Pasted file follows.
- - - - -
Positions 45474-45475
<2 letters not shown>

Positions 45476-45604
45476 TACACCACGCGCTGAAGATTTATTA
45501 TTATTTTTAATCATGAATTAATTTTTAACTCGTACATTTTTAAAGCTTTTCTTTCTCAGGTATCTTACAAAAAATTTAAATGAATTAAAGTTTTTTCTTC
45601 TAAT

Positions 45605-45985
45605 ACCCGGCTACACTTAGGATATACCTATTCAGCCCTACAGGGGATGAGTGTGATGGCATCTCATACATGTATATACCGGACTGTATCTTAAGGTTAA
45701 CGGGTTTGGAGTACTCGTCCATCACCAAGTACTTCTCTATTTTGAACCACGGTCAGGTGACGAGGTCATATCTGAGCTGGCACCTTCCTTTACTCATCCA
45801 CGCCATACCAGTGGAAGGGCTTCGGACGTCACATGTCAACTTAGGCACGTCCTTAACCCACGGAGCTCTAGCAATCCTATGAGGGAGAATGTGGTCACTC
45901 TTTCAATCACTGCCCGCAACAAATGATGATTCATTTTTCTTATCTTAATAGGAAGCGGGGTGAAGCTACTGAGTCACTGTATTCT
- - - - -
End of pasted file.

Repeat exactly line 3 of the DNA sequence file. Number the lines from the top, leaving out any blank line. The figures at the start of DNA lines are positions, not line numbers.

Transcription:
Positions 45476-45604